Table I. Diagnosis for participants



n = 44

n (%)

Knee replacement

16 (36)

Hip fracture

15 (34)

Trauma/multiple fractures

6 (14)

Complex medical condition

3 (7)

Hip replacement

3 (7)

Acetabular fracture

1 (2)

Table II. Opioid Risk Tool results


Total 44 patients


n = 19

n (%)


n = 25

n (%)

Are you aware of any family history of substance abuse? By family I mean 1st degree relatives, so this includes your

mother, father, siblings, and children. Substance abuse can include alcohol abuse, illegal drug abuse, and/or prescription drug abuse.


6 (32)

4 (16)

Illegal drugs

1 (5)


Prescription drugs


1 (4)

Have you ever had any history of alcohol abuse, illegal drug abuse, or prescription drug abuse yourself?


2 (11)

2 (8)

Illegal drugs



Prescription drugs

1 (5)

1 (4)

Age (if 16–45)

1 (5)

2 (8)

Were you sexually abused as a child prior to the age of 12?




1 (4)

Have you ever been diagnosed with or treated for any of the following conditions?

Attention deficit disorder

Obsessive compulsive disorder


Bipolar disorder



2 (11)





5 (26)

2 (8)

Total score



High (≥ 8)

1 (5)

1 (4)

Moderate (4 to 7)

4 (21)

1 (4)

Low (0 to 3)

14 (74)

23 (92)

Table III. Opioid use in patients

Opioid type at discharge


n = 44

n (%)


26 (59)

Oxycodone (SA) + acetaminophen

11 (25)

Oxycodone 10 mg (SA)

1 (2)

Oxycodone 20 mg (LA)

2 (5)

Codeine 30 mg (LA)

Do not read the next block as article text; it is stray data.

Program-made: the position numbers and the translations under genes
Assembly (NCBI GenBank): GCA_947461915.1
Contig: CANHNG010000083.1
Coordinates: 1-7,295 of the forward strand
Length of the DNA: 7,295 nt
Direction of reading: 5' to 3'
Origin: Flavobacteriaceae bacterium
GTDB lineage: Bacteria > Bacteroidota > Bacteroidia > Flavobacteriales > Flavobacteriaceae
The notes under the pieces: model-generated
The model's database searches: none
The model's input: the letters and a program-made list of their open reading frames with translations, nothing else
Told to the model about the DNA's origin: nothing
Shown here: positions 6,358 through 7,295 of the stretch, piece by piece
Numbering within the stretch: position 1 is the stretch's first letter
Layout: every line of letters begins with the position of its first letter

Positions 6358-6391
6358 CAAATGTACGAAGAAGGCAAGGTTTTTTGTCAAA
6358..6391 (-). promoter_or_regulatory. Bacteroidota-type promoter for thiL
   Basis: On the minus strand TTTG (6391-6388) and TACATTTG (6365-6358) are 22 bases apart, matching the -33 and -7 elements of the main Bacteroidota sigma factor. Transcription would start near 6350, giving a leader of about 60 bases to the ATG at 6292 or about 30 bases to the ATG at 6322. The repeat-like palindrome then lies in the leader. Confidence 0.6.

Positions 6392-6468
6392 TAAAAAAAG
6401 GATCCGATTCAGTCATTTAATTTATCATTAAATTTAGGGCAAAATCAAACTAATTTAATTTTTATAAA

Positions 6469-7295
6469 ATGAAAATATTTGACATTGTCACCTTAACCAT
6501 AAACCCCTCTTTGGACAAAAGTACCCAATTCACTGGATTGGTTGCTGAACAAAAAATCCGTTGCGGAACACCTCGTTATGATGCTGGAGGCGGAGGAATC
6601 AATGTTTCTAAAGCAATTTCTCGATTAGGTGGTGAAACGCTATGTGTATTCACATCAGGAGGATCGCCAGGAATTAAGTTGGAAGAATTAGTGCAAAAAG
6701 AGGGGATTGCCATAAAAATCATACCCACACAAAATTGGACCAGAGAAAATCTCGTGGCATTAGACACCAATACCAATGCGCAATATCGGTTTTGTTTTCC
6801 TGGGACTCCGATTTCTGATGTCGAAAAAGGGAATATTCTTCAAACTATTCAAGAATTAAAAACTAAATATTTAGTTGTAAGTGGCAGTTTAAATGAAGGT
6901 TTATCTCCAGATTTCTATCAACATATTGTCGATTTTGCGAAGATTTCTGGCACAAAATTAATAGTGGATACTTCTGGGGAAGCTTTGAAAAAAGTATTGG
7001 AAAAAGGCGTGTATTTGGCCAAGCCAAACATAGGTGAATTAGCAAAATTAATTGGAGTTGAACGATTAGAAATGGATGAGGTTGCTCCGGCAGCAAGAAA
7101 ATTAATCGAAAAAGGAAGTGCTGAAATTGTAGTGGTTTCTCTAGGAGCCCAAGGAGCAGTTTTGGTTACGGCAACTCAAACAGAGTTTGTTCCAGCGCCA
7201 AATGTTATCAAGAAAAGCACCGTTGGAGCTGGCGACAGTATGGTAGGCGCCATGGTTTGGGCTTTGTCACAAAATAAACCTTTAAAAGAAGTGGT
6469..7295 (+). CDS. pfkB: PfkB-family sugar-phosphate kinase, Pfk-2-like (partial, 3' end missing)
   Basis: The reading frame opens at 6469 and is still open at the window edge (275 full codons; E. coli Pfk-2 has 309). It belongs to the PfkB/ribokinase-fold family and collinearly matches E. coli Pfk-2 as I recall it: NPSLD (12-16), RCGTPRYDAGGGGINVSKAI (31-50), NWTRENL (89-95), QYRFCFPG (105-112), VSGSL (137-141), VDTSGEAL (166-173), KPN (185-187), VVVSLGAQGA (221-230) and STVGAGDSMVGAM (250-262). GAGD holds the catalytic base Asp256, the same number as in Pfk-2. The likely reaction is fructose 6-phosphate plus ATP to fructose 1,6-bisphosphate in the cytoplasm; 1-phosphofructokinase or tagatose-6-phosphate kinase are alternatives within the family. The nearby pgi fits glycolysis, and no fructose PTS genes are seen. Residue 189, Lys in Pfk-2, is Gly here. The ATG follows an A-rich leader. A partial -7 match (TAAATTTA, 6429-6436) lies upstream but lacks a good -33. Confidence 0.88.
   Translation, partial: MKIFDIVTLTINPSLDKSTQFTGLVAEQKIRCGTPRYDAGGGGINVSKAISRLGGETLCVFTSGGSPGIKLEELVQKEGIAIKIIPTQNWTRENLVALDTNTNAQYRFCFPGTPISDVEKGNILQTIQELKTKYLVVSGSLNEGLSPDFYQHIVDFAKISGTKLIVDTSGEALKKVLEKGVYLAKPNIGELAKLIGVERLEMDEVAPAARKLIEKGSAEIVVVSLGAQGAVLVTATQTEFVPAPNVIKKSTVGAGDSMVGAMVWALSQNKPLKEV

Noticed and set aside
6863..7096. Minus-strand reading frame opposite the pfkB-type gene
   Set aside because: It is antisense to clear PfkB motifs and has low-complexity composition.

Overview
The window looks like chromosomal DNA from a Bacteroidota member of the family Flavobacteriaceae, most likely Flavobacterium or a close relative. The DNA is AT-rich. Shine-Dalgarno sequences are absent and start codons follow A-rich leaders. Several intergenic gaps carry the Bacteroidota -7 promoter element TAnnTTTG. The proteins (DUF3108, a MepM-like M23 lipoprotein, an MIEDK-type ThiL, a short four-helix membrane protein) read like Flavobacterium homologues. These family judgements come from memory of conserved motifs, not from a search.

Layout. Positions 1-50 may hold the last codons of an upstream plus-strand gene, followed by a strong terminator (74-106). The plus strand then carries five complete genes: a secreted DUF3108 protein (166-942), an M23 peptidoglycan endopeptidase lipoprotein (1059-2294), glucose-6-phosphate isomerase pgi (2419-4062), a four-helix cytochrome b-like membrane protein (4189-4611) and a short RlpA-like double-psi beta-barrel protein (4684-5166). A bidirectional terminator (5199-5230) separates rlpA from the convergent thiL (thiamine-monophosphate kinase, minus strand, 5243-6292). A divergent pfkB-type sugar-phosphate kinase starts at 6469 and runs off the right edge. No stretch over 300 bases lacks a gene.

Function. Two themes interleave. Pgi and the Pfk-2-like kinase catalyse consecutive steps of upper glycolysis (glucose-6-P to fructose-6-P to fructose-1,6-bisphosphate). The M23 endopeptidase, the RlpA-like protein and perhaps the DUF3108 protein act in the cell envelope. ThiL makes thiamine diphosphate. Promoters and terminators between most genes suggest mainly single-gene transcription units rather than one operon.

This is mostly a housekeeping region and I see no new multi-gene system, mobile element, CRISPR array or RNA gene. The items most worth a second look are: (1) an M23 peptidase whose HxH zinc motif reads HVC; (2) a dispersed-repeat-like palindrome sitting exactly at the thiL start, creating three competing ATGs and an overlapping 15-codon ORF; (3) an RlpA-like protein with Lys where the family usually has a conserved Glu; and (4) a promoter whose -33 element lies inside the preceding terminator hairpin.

1 (2)


1 (2)

Codeine 15 mg + acetaminophen

1 (2)

Codeine 30 mg + acetaminophen

1 (2)

LA: long-acting; SA: short-acting.


Six months post-discharge, all 44 participants were contacted via telephone to determine the persistent use of opioids post-discharge. Thirty-two patients (73%) responded. Twenty-three of the 32 (72%) participants had stopped using opioid medications, while 9 (28%) were still using opioids: 6 females (67%) and 3 males (33%).

Five (56%) patients were admitted for hip fracture, 2 (22%) for total knee replacement, and 2 (22%) for trauma and multiple fractures. The mean (SD) age was 70.4 (11.9) years, age range 52–86 years. Six (66%) of the 9 patients still using opioids had leftovers from their original opioid prescription, while 3 (33%) had no leftovers. Eight (88%) used hydromorphone, and 1 (11%) used codeine, with a daily morphine equivalent dose ranging from 5 to 108 mg, mean (SD) dose 53.3 (32.0) mg.

Among the 9 participants who were using opioids at 6 months post-discharge, 5 (56%) scored low, 3 (33%) scored moderate, and 1 (11%) participant scored high (Fig. 1). In contrast, among the 23 participants who stopped using opioids 6 months post-discharge; 20 (87%) patients scored low, 2 (9%) scored moderate and 1 (4%) scored high. Although there was a trend showing that 87% of participants who stopped using opioids 6 months post-discharge scored low on the ORT, 44% of those who continued using opioids scored moderate and high on the ORT.